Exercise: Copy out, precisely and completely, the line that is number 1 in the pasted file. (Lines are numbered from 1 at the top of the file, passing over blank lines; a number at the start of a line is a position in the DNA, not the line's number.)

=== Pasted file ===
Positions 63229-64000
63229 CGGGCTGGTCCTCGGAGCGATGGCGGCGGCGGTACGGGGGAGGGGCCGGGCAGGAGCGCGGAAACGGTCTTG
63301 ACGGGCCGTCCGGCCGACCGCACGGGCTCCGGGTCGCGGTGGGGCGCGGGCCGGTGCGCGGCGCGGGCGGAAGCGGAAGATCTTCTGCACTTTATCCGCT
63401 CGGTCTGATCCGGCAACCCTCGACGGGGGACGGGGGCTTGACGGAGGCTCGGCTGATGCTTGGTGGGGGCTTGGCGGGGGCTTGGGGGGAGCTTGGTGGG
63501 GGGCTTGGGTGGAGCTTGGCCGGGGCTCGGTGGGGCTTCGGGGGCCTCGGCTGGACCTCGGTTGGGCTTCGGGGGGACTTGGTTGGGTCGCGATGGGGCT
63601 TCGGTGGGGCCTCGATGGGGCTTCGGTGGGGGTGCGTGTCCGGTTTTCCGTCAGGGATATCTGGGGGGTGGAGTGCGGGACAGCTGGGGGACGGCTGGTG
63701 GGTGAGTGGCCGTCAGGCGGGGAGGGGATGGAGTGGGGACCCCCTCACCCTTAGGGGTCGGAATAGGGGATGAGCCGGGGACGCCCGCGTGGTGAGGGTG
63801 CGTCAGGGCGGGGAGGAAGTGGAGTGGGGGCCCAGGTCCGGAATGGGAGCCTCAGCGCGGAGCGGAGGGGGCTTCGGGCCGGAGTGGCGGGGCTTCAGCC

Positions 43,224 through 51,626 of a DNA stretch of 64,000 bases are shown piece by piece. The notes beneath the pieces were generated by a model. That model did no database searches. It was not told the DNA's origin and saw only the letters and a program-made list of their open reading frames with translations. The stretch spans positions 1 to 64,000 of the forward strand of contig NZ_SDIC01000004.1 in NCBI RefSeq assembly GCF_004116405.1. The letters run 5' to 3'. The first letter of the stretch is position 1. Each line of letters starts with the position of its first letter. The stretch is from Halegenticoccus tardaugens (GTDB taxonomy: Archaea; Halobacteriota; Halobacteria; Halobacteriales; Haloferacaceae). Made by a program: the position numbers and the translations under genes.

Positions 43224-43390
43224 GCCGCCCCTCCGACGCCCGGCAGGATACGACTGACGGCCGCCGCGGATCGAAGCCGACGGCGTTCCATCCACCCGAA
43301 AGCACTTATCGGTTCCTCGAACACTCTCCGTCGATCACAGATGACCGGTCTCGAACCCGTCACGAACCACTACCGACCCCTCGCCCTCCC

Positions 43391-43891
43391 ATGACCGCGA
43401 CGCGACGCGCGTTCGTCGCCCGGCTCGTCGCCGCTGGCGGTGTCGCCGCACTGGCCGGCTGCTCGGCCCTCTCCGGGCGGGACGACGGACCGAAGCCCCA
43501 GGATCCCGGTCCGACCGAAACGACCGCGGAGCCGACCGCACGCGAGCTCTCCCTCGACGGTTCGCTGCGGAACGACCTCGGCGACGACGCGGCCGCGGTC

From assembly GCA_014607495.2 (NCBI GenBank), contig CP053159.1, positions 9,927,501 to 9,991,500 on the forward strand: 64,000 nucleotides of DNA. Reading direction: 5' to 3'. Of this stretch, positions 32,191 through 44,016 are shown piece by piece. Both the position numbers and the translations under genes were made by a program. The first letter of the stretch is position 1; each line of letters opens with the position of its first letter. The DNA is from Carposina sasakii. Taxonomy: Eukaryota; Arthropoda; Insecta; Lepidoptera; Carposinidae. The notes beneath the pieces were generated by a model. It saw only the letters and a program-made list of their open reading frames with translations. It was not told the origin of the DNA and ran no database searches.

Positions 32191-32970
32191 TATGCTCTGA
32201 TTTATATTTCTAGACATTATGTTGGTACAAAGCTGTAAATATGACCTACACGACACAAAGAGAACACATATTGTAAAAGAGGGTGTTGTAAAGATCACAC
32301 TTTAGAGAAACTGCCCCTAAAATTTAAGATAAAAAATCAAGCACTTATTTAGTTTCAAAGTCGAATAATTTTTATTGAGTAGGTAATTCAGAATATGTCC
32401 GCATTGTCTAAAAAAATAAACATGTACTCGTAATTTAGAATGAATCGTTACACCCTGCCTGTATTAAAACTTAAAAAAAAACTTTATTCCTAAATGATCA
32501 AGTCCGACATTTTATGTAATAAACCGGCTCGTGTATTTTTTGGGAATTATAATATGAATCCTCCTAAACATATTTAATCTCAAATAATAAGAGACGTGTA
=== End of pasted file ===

Positions 63229-64000